When is a “good” session bad, and a “bad” session good?

“….as we know, there are known knowns; there are things we know we know. We also know there are known unknowns; that is to say we know there are some things we do not know.

But there are also unknown unknowns. There are things we don’t know we don’t know”.  (Donald Rumsfeld – 2002)

Donald Rumsfeld was (in)famous for this quote. Although he was often ridiculed for it, this quote makes a lot of sense (hear me out!)

Question your assumptions, and make sure you really “know” what you think you do! When your focus is narrow, you miss out on anything that might change your perspective.

In short, keep an open mind!

How this applies to coaching

How do we “know” that our coaching has been effective?

We can’t simply judge on individual sessions. We can’t judge purely on whether players have enjoyed this or that particular activity. 

DO THEY REMEMBER? – A “good” session, is one where any improvement is retained for the next session or match. A “bad” session, is one that has no “legacy”.

What players remember is all that matters. Don’t judge a session’s effectiveness until the following week. “What did we work on last week”?

ARE YOU GETTING THE FULL PICTURE? – It is easy for a coach to only listen to positive feedback.

Feedback comes directly (conversations), indirect feedback (emails of praise or complaint) and, sometimes, hearsay and rumors. Internally (self reflection) or externally (parents or managers).

Progress can be objective (results or stats) or self-imposed “KPI”s (Key Performance Indicators). It can even be intangible – personal growth, an improvement in body language, an increase in independence.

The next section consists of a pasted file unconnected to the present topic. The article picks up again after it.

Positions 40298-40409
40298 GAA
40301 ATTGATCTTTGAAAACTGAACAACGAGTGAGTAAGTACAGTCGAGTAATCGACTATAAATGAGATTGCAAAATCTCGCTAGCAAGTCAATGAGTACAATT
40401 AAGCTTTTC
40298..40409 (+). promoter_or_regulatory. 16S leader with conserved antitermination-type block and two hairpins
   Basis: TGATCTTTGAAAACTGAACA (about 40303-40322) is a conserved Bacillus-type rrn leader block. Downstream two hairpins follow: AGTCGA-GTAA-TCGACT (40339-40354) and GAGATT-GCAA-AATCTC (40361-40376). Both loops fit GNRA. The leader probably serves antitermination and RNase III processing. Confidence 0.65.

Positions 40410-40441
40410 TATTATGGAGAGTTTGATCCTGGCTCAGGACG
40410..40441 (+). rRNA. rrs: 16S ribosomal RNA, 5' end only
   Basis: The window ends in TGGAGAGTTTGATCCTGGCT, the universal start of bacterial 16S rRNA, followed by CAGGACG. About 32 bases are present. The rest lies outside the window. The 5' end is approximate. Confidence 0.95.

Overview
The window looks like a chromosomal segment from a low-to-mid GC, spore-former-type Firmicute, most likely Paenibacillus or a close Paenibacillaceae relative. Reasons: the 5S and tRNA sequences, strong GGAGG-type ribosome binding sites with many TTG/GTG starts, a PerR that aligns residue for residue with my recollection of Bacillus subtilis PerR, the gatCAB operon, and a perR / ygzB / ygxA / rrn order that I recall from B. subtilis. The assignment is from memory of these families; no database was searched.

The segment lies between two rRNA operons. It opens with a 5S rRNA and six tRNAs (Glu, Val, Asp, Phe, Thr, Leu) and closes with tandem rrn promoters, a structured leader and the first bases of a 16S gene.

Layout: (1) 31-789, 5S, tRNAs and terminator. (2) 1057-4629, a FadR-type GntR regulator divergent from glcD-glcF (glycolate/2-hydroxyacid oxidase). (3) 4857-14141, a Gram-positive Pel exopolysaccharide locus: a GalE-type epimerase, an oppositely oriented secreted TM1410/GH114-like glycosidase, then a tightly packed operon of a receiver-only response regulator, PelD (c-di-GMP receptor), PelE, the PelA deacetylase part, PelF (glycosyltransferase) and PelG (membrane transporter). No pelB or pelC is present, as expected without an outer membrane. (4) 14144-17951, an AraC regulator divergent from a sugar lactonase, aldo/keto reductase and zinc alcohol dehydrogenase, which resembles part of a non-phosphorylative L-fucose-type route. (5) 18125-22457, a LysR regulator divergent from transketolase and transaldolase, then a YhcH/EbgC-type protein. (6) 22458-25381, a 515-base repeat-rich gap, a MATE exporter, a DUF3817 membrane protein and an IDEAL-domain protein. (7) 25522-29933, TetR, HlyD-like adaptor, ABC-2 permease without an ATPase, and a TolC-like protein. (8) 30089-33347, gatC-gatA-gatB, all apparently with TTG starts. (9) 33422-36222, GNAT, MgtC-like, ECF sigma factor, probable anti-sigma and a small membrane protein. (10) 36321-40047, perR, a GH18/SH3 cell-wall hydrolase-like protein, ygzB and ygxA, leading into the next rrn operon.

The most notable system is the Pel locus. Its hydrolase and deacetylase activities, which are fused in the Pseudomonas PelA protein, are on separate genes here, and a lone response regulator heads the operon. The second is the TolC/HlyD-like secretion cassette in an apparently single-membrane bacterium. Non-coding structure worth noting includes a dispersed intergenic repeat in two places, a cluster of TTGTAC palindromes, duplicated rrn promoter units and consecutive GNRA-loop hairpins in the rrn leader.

We need to take on board all of these. Look beyond what is obvious.

The “Bad” Good Session

A session that looks good on the surface, actually be ineffective….or even detrimental. 

When a coaching session can “flatter to deceive”….

  • Have you made all of the decisions for them? – If so….have you just made them look good? Could they replicate these skills on another given day, without your input?
    Have they really learnt anything? There is a critical difference between detailed coaching and “spoon-feeding”.
  • Have you been blinded by “champagne moments”? – the smashed six, the brilliant diving catch or the perfect out-swinger. These stick in the mind. But they can obscure other memories as well.
    Cricket is about “joining up” these good moments into good performances.
    Look for overall trends. Was the performance generally high – or were there big peaks and dips? Was a good start sustained to the end?
  • Are you making excuses for them? – Was that shot really “unlucky”? Was that shot really “good”? Sometimes a player needs blunt honesty. They never want it, but they need it!
    Again, there is a fine line between encouragement, and appealing to vanity.
  • Is it just “improvement through repetition”? – do anything 100 times, and you are likely to be better at it than when you started. But there is a real risk of the wrong technique being practiced, or this practice lacking purpose or meaning.
    Repetitions are only as useful as you make them.